January 20, 2016 

  • Resolution 2016-112: Resolution Approving Proposed Ballot Language for a November 2016 Referendum and Elements for an Agreement with the Minneapolis City Council to Address Sustained Current Funding to Provide a Long Term Strategy to Address the Funding Gap for Annual Maintenance, Repairs and Capital Investments for Minneapolis Neighborhood Parks

January 6, 2016 

October 21, 2015

Public Meetings

June-September 2015

  • Meeting Presentation [PDF]
  • Meeting Schedule (A list of specific dates is under the Get Involved tab)
    • September: Citywide
    • August-September: Public meetings in Northeast/Southeast
    • July-August: Public meetings in South
    • June-July: Public meetings in Southwest
    • June and August: Public meetings in North

June 1, 2015 - Kick-Off Meeting

May 28, 2015 - Kick-Off Meeting

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View the Video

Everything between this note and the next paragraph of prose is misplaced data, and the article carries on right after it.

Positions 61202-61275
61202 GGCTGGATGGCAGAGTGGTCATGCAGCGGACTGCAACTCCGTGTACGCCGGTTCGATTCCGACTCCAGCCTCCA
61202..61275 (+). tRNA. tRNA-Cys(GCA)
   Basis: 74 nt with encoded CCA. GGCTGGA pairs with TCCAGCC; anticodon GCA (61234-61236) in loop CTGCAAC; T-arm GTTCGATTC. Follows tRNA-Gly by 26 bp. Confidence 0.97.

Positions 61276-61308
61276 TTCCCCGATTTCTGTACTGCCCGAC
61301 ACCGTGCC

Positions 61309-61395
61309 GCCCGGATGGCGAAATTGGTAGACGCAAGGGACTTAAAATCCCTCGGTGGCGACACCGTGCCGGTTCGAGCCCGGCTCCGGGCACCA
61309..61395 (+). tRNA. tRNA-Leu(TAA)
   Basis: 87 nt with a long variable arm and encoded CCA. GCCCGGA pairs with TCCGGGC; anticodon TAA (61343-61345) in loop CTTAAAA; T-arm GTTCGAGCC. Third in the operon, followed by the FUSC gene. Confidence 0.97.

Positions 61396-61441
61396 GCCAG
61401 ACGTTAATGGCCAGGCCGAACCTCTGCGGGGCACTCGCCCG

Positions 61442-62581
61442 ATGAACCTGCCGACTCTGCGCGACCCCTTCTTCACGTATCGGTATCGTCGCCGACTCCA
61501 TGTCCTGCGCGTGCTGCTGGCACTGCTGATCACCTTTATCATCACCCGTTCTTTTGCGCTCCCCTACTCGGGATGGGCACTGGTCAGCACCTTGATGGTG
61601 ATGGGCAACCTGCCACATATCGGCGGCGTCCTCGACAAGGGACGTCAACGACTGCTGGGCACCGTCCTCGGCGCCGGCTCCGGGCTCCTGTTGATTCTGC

Learn how funding reductions have left a multi-million dollar gap in the resources needed to program, operate, repair and improve Minneapolis’ highly used and aging neighborhood parks.

The “Closing the Gap: Funding Our Neighborhood Parks” presentation has been given this summer at dozens of meetings across Minneapolis. Now, residents can view the same 18-minute presentation online. Additionally, residents that prefer a shorter, top-line version have the option to view a 4:22 video.



Online Survey

Thanks to everyone who participated in the online survey, open through September 30, 2015. Your responses will help us understand how residents and park visitors prioritize investments in neighborhood parks, and the community’s park and recreation needs.